Patrick O’Brian’s The Fortune of War finds its heroes, Captain Jack Aubrey and naval surgeon Stephen Maturin, aboard the H.M.S. Java as passengers, thrust into a ferocious, bloody, and ultimately decisive battle with the U.S.S. Constitution that ends with the capture of the Java and their stay as prisoners of war in Boston. Set during the War of 1812, Jack and Stephen must use all the wits, creativity, and perseverance they possess by land in order to effectuate their escape from post-colonial Boston. While fans of the Aubrey-Maturin series will be familiar with this fictionalized, but accurate, account of this famous sea-fight, many of the lesser-known or forgotten details still retain their importance to this day.
At the time of the battle with the Java, the Constitution was commanded by Commodore William Bainbridge. The son of a loyalist convicted of high treason, Bainbridge was one of the foremost of our young country’s nascent naval captains, serving with distinction in a number of ships and, ultimately, under the command of six presidents. The damage done by Constitution to the now-dismasted Java was so severe, that Bainbridge set fire to Java, which blew up and sunk. President Madison awarded Bainbridge the Congressional Gold Medal for his victory. Bainbridge continued his career in the Navy, eventually serving on the Board of Naval Commissioners, before his death in 1833.
But Bainbridge’s legacy continued well beyond “Old Ironsides,” and his notable victories at sea. No less than four U.S. Naval Ships were named after Bainbridge, including three destroyers. The last of these, U.S.S. Bainbridge DLGN-25/CGN-25, was special. Laid down in 1959 in the Bethlehem Steel (Fore River) Shipyard in Quincy, Massachusetts, the Bainbridge was one of the first nuclear-powered ships in the U.S. Navy when she was commissioned in 1962. Originally designated a guided missile destroyer (DLGN-25), she was later re-designated a cruiser, earning the designation CGN-25. 565 feet long, with a displacement of 9100 tons, the Bainbridge, owing to its nuclear propulsion, had an unlimited cruising range. Not long after her commissioning, the Bainbridge took part in Operation “Sea Orbit,” a two-month unrefueled cruise around the world as part of Task Force 1. The other Task Force 1 ships were also nuclear powered and both, the carrier Enterprise, and the cruiser Long Beach, also have strong Massachusetts connections. The official motto of the Bainbridge, so reminiscent of Jack Aubrey and Stephen Maturin’s fictional escape 150 years earlier, was Mobility, Endurance, and Versatility.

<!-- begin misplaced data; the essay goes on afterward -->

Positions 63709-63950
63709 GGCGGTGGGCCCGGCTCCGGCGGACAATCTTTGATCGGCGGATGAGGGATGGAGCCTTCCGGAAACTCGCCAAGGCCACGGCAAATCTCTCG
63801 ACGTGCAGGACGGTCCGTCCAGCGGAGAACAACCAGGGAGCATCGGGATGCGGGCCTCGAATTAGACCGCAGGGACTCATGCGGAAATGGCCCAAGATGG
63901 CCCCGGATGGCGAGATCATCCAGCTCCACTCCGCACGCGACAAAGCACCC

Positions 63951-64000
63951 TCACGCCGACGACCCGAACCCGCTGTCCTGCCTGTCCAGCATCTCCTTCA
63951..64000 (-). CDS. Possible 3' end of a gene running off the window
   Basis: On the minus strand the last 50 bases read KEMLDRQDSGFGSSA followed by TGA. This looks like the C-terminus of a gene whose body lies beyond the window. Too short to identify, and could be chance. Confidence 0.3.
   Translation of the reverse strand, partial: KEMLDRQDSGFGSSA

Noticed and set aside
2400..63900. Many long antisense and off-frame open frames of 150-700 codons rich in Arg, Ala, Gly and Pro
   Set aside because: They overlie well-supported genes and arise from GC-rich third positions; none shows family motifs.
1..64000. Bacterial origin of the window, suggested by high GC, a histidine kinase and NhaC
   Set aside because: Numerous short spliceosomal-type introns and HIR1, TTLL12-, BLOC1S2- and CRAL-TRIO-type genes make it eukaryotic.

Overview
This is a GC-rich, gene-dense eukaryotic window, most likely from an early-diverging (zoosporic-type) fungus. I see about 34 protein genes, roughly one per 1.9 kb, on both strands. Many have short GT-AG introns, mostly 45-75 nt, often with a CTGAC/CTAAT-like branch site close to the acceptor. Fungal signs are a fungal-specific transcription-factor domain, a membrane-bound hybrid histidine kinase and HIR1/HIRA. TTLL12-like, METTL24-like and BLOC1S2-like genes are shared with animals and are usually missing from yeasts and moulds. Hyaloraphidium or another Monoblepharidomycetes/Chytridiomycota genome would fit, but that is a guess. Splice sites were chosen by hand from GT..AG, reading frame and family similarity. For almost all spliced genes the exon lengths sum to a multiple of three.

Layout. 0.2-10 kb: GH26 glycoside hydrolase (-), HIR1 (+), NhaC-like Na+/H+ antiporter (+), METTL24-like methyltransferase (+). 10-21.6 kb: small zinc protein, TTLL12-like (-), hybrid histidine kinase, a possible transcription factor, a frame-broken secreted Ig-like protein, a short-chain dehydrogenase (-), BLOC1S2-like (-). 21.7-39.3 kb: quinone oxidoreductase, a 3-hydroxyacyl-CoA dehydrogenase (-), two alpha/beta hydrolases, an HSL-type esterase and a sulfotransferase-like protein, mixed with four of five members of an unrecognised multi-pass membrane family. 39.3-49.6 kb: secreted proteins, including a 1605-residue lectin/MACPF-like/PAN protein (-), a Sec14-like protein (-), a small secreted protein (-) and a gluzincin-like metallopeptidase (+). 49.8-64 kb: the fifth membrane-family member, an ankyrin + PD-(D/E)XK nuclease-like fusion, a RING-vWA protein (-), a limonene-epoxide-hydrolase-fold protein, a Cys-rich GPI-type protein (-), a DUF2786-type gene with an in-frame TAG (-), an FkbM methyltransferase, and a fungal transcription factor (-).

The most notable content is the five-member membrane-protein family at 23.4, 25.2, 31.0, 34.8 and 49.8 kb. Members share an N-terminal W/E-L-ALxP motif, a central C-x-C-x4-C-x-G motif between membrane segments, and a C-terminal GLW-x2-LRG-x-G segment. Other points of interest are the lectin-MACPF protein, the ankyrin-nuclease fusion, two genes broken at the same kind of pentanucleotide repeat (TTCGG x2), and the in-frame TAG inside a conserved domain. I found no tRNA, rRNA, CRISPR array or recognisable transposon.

By representing hundreds of clients with mesothelioma that worked or served on the Bainbridge, Thornton Law Firm has learned far more about the ship than its honorable and straightforward service history. Like all naval ships of the era (including its fellow guided missile cruiser, Long Beach) the Bainbridge was covered stem to stern with asbestos. All manner of surfaces and equipment were insulated with asbestos. Unfortunately for the individuals working with or near these products during construction, refit, or while at sea, exposure to asbestos was inevitable. If you have any questions about your work on the U.S.S. Bainbridge or any other U.S. Naval ship, call Thornton Law Firm today to talk with a lawyer: 888-632-0108. We are proud to represent hundreds of individuals that have served their country by serving in all branches of the U.S. armed forces, and the civilians who worked at shipyards building their ships.